So, you’re considering a rebrand. It sounds great in principle; a new look which hopefully stimulates new interest in your business, but there are a number of risks to be aware of… Here’s what you need to consider to ensure a successful rebrand.
Gap: Massive rebrand fail!
One of the most famous rebrand disasters was the estimated $100 million nose dive of Gap’s 2010 ‘make under’. Going from an iconic, well known and well loved logo which had a distinctive personality, they produced an overly minimalist Helvetica logotype devoid of any acknowledgement of their existing identity. It wasn’t a change for the better; it was a change for the sake of it. Needless to say this was noticed and within six days they had reverted back to their old branding.
Already an icon? Stay true to your roots
If your brand is widely recognisable then use this to your advantage; staying true to the original identity is safer than taking the plunge into the unknown, but it needn’t be boring. A new identity can make subtle references towards the existing brand,whether this be through the colour palette, typography or illustration. Make sure your rebrand is made to last, not just following a short lived trend destined to disintegrate the following week.
Define the new brand properly to ensure consistency
Firstly, have your designer supply a full suite of logo files in the correct formats (EPS / PDF). Logos for print should use Pantone and CMYK colours. Logos for screen; RGB and HEX/HTML; if you don’t have a full set of logo files, a week after launching your new brand your new colours will start to look inconsistent.
Secondly, Ensure you receive the full colour palette with all required colour values. Your lovely new brand that uses Pantone 2291 (for example) is going to look pretty off brand when you send that Pantone to print on a CMYK press. Brand colour palettes should include brand colours as Pantones, CMYK, RGB, HEX / HTML and in some instances you may even want to include a RAL reference (for paint and coloured plastics etc).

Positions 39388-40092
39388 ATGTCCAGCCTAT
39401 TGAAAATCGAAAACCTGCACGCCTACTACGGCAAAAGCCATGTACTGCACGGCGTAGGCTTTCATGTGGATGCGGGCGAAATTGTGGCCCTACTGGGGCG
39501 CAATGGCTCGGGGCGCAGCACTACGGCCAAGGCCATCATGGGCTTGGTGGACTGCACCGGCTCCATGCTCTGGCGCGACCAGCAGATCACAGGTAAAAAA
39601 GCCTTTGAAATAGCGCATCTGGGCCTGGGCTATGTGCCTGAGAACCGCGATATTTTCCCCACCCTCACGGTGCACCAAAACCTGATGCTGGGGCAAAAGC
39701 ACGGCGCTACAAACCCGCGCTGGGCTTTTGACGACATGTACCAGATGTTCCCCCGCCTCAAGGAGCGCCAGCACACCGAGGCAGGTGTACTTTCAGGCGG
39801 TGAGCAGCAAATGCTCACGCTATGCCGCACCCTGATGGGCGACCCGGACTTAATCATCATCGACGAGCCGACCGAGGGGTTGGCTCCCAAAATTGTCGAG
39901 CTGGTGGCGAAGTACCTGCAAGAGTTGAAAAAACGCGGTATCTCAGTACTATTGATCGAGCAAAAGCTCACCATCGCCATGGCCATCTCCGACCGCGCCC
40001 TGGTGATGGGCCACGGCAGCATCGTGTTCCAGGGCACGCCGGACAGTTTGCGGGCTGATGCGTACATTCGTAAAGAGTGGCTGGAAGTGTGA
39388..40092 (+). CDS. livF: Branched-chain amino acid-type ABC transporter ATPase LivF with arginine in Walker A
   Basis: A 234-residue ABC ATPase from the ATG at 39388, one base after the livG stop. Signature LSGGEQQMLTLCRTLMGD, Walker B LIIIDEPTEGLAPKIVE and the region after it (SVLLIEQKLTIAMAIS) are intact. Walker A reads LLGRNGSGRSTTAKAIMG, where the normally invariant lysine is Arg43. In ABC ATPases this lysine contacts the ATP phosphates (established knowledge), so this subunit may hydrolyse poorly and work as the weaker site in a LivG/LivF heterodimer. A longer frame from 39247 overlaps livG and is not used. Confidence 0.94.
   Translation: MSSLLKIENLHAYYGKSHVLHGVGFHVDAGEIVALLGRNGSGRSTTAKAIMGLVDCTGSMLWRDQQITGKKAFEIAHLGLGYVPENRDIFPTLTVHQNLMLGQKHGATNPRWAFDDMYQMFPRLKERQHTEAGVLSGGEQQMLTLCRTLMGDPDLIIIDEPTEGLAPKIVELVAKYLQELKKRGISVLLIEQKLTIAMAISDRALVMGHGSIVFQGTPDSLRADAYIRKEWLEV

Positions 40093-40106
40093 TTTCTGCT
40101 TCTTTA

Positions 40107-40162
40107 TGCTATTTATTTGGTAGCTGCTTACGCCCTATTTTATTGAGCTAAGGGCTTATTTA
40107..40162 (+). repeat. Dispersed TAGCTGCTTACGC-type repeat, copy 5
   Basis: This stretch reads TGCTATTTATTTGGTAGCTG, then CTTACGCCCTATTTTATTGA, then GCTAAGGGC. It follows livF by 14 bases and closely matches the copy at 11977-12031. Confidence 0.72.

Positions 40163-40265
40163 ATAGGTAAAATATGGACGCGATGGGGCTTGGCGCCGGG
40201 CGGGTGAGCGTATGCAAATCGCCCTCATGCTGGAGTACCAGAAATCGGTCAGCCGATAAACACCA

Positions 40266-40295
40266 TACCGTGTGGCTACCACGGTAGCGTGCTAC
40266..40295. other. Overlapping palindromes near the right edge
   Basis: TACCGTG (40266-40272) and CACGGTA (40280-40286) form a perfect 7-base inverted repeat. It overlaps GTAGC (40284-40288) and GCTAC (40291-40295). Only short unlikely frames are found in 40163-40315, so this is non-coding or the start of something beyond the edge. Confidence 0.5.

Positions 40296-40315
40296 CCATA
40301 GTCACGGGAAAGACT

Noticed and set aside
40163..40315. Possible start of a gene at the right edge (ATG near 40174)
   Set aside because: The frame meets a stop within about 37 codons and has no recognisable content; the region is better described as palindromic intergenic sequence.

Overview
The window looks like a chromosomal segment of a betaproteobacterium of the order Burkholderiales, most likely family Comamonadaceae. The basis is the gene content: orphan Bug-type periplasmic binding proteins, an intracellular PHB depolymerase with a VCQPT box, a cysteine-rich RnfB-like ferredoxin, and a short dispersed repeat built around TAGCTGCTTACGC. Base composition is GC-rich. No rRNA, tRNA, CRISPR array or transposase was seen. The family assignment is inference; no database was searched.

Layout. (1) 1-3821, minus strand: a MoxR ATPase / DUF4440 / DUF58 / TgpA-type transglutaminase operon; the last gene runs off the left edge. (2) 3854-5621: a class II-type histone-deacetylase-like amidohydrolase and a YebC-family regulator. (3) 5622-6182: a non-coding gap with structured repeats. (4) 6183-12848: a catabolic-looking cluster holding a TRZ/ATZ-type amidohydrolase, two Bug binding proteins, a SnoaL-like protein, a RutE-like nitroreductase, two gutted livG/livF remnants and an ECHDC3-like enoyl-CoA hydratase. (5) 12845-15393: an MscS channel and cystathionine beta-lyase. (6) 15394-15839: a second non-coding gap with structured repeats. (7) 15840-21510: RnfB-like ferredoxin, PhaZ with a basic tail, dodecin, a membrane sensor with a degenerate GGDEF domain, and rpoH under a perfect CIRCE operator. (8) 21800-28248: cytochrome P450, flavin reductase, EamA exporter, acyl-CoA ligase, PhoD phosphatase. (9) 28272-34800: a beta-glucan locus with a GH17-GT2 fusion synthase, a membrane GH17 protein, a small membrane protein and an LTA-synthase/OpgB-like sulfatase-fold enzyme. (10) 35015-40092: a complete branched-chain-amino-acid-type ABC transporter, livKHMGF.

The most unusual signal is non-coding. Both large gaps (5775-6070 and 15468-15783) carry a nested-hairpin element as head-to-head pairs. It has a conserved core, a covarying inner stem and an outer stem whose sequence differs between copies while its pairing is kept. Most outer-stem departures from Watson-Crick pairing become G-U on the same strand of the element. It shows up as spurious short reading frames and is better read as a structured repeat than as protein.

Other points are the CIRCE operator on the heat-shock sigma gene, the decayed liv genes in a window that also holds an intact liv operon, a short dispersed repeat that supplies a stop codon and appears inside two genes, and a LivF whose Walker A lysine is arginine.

Make it timeless
Don’t use typography that’s going to cause problems down the line, make sure the new brand typeface available for web use as well as print. Does the new typeface have an expensive license? And if so, is there a fallback option? A good example is Gotham; great font but expensive. Not everyone knows but Montserrat is a great fallback to Gotham. It’s free and almost identical.
Make it safe for multi-contextual use
Consider how your new image and branding will translate onto different platforms, what might look fantastic on your MacBook could look awful in other situations, make sure the design is able to retain its integrity when blown up on a billboard or printed on a business card.
Understand the true cost
Remember, the cost of a rebrand isn’t simply the case of getting some logo files and some business cards. Everything customer-facing must be revisited, including your stationery, printed marketing material, website and social media profiles. Not to mention (if applicable) the staff uniforms, company vehicles and business premises. If this isn’t executed in unison, your new brand will be inconsistent, resulting in confusion.
New brand name?
If you’ve decided to brave a change of name for your business (or if you’re naming a business for the first time) then these steps will help you:
- Google search the potential name to screen the results that come up; you may change your mind quite quickly when you discover your brilliant new name is already owned by a corporate giant!
- Carry out a Trademark Availability Search with the Intellectual Property Office – do not use a name that has already been trademarked under the same classes your business plans to trade in, and if you’re planning on trademarking a name that another business uses at all, be aware that you’re still likely to encounter an objection.
- If Google and trademarks haven’t put you off, check the name is available at Companies House.
- Nobody likes a naff name. Get feedback on your proposed name (and take it on board) because it may not be as cool as you think it is.
Humans are creatures of habit, they don’t like change unless they have chosen to make that change. If you going to make a change for them then make it well and make it worth it.Back to blog